what does this application do?

Aug 2, 2011 at 9:53 AM

The cardinal problem with the Silk application, and for that matter with all P+P example applications, is that authors never, ever describe what the application actually purports to do. The application authors/documenters make a lame sort of effort to describe what .Net features or techniques they attempt to demonstrate/employ in their applications, but they assume the user/developer has an infinite amount of time and patience to click himself joyously to tears or death figuring out what the application does and how it works.

So, dudes, you've told us your application show-cases fancy JavaScript, Html 5 and IE9 bells and whistles. But what does your application purports to do? If I weren't interested in the technicalities of your application, why should I use it? How should I use it? What does it do?

Aug 2, 2011 at 11:57 AM

This application does nothing important. It only shows some data in graphs. Like most of other P & P examples, very simple and unrealistic.
It seems that P & P do not dare to come up with a real application, such as customers and orders with Master-Details Scenarios. No, they think of some weird usecase and build an application with some graphs in it and a very simple form and they call it Show Case.
It seems that even "stock trader" is too difficult these days!
But do not forget that "this application is according to the Microsoft's security team very safe". Guess why ;-)
In my opinion it makes no sense to feedback on this project, because the code will not be change, but only the documentation!

Do not waste your time on this. Get a book on Html5, JQuery and CSS3 and you will be better off. This is just too superficial and unrealistic and does not address any of the pain issues of webdevelopers like me.

Aug 2, 2011 at 1:45 PM
Edited Aug 2, 2011 at 2:37 PM

>> application does nothing important . . . [is] very simple and unrealistic.

I cuncur with you. I also sympathize with the disdainful tone of your post. Albeit the Silk application seems stupid and useless, its authors need not feel ashamed or embarrassed. If the boys of Silk aim merely to demonstrate a technical trick or two or three, their simplistic application is perfectly fine with me. I don't expect them to be geniuses capable of inventing ground-breaking applications. That's what we do. That's why they work in technical positions at Microsoft.

However, I expect them to describe in lay terms what their application does. I don't want to spend an inordinate amount of time by clicking left and right and center on multiple screens/pages, trying to figure out what the f*ck is going on. Understanding how a lowly mortal uses their application helps me understand more quickly the underlying technicalities.

Aug 2, 2011 at 2:38 PM


Did you read the documentation yet? For example, from the page 15 "Using Mileage Stats"?

And after you clicked a while, go and read the page 13, where it says "The reference implementation is intentionally incomplete".

By the way, the developers are great. They have done fantastic work in the past. But the project itself is too small and simplistic.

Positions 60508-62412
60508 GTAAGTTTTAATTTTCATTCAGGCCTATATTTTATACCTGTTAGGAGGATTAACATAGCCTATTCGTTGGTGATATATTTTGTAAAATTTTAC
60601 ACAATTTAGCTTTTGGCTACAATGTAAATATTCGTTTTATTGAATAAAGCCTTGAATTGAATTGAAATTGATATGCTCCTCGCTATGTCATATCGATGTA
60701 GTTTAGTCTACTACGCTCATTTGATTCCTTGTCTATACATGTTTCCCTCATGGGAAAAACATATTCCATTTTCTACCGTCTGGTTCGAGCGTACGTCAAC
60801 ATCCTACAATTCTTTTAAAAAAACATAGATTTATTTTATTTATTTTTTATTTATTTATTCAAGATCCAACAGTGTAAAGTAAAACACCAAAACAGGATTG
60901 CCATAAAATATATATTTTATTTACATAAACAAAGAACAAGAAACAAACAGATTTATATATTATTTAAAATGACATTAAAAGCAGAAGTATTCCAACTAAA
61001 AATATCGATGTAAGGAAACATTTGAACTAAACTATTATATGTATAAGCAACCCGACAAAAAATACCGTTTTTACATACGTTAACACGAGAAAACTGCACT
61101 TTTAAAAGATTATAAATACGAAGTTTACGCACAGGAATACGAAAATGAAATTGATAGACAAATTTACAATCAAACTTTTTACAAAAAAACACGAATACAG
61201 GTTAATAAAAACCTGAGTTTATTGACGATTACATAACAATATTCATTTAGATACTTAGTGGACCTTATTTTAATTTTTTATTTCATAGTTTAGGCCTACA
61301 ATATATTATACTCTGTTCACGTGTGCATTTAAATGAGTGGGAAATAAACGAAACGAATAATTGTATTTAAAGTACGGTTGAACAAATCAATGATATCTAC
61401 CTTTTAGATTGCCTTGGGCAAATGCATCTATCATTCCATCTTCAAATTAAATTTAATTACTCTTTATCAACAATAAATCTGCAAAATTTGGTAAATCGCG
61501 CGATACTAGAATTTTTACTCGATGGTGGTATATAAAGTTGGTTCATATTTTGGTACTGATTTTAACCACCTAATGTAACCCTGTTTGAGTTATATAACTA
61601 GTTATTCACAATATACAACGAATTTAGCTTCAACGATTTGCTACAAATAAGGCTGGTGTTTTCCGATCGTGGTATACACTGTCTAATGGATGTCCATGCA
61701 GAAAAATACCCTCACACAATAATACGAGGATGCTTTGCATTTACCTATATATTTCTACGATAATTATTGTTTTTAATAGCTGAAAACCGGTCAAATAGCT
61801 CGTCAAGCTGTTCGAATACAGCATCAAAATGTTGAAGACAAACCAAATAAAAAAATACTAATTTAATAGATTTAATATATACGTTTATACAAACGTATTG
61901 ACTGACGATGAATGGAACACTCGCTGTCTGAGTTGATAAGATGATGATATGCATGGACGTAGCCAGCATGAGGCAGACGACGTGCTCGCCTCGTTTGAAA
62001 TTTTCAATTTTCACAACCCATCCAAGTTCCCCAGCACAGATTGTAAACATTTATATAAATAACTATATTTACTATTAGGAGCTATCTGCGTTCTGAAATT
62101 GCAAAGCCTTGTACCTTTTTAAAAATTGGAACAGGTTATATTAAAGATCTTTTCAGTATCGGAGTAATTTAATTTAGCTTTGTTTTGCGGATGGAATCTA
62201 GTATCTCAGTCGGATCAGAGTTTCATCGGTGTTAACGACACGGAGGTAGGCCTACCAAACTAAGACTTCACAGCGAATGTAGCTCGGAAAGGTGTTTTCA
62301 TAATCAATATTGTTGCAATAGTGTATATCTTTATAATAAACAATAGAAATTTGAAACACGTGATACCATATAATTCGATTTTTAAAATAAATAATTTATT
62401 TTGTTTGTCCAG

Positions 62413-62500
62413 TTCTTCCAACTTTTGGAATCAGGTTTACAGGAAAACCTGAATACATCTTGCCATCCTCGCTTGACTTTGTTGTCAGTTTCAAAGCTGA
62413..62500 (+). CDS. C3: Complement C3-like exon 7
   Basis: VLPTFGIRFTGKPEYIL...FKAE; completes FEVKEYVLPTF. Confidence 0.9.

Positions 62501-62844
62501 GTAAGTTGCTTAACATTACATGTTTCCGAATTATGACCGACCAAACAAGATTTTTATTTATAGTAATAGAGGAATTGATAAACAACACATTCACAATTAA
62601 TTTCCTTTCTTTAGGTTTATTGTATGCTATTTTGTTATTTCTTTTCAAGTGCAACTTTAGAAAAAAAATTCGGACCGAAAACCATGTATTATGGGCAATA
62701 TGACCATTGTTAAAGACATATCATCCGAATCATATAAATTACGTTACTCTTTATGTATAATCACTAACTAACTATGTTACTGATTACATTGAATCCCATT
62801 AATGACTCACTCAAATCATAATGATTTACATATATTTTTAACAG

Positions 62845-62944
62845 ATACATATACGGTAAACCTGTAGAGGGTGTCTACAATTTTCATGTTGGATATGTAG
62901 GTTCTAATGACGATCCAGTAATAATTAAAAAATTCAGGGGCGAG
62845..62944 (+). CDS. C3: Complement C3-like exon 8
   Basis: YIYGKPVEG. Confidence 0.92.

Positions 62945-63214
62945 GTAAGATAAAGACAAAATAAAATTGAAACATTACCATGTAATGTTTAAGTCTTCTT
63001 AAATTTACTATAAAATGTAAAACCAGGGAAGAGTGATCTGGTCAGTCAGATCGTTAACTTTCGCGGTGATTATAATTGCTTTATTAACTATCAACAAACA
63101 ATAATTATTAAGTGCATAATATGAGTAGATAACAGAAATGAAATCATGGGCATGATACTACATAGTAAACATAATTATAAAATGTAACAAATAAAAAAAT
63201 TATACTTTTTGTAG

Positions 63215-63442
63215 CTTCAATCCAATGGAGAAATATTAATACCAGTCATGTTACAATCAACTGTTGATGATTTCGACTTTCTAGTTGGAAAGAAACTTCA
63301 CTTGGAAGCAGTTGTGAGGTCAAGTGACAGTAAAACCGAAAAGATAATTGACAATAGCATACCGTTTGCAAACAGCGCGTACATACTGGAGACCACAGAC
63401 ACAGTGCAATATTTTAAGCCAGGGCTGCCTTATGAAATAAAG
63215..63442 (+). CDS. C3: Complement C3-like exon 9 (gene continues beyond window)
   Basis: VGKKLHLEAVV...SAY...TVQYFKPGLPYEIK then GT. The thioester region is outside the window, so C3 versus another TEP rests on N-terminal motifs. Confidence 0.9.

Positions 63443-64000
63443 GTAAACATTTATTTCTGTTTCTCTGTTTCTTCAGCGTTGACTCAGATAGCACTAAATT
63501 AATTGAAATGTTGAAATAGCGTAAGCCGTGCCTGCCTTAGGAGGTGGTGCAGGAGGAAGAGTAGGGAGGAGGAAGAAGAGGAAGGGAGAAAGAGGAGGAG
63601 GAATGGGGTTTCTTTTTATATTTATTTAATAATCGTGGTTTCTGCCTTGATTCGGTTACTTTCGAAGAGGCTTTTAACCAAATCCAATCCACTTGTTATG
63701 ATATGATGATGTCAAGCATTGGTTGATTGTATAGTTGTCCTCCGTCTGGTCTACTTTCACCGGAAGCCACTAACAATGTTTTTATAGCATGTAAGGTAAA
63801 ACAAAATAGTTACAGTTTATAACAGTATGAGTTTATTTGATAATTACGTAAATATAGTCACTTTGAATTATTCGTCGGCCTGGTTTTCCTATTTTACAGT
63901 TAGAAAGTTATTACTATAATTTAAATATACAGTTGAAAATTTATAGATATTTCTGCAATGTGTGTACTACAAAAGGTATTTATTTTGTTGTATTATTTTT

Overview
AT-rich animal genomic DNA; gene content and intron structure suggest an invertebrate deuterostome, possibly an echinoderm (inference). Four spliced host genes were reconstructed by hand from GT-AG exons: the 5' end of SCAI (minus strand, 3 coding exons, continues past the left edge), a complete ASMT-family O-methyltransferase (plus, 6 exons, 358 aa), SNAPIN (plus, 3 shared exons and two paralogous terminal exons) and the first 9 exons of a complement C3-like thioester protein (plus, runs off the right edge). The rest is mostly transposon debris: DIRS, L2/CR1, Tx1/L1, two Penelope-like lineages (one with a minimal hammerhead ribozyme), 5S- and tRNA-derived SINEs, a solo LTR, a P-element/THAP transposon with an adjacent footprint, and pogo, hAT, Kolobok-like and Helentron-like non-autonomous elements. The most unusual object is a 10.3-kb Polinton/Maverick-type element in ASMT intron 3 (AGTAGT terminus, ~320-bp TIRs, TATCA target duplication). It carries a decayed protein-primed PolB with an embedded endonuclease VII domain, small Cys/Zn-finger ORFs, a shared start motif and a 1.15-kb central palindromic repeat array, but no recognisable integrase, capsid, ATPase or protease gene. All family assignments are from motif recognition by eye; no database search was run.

Aug 2, 2011 at 5:35 PM

First of all, thanks for sharing your thoughts.

mefmef, I'm sorry you weren't able to find the information you were looking for about the reference implementation. Where did you look/expect to find it? We would like make finding it more intuitive. Currently it is on page 8 of the Introduction under the section "Exploring the Mileage Stats Reference Implementation" where it states, "Mileage Stats is an ASP.NET MVC application that enables users to track and compare various metrics about their vehicles including fuel consumption, fuel costs, miles driven, and maintenance reminders." We also did a demonstration video you can see embedded on the front page of the site when you run it. Karl also linked to a webcast from his blog that shows the RI, but I understand how the videos aren't easy to find. We'll see what we can do about improving that.

About the reference implementation. It's important to understand the reference implementation we provide is only a "means to an end" with the "end" being the guidance. We strive to pick a scenario that is small enough for you to understand quickly and easily (because you shouldn't have to become a domain expert in order to grok the guidance) but substantial enough to warrant a real-world scenario. Cyberdude3, from the user's perspective, you're right about the app not doing anything important - it's doesn't even have enough features to be used as a real mileage tracking application. And that is the result of many intentional decisions. We prioritize application features (for example, the ability to reorder vehicles) based on how well the feature provides us the opportunity to share guidance about it. Suggestions welcome.

As far as the RI being simple, stupid, useless, and unrealistic, I would appreciate it if someone could elaborate a little more. As you can tell from reading the Introduction, we were primarily focused on building modular, maintainable JavaScript on the front-end that uses Ajax to provide a richer user experience. The way we factored the front-end into jQuery UI widgets, how those widgets interact with each other and the infrastructure pieces (pub/sub, data retrieval & caching, etc.) as well as providing unit tests for the front-end wasn't trivial to implement. The many advisors on the project assured us this was a worthwhile problem to address and that we were addressing it in a way that could help others succeed. If you disagree or were looking for guidance you didn't find, I would be very interested to hear more from you.

Thanks again for your feedback. It is always appreciated.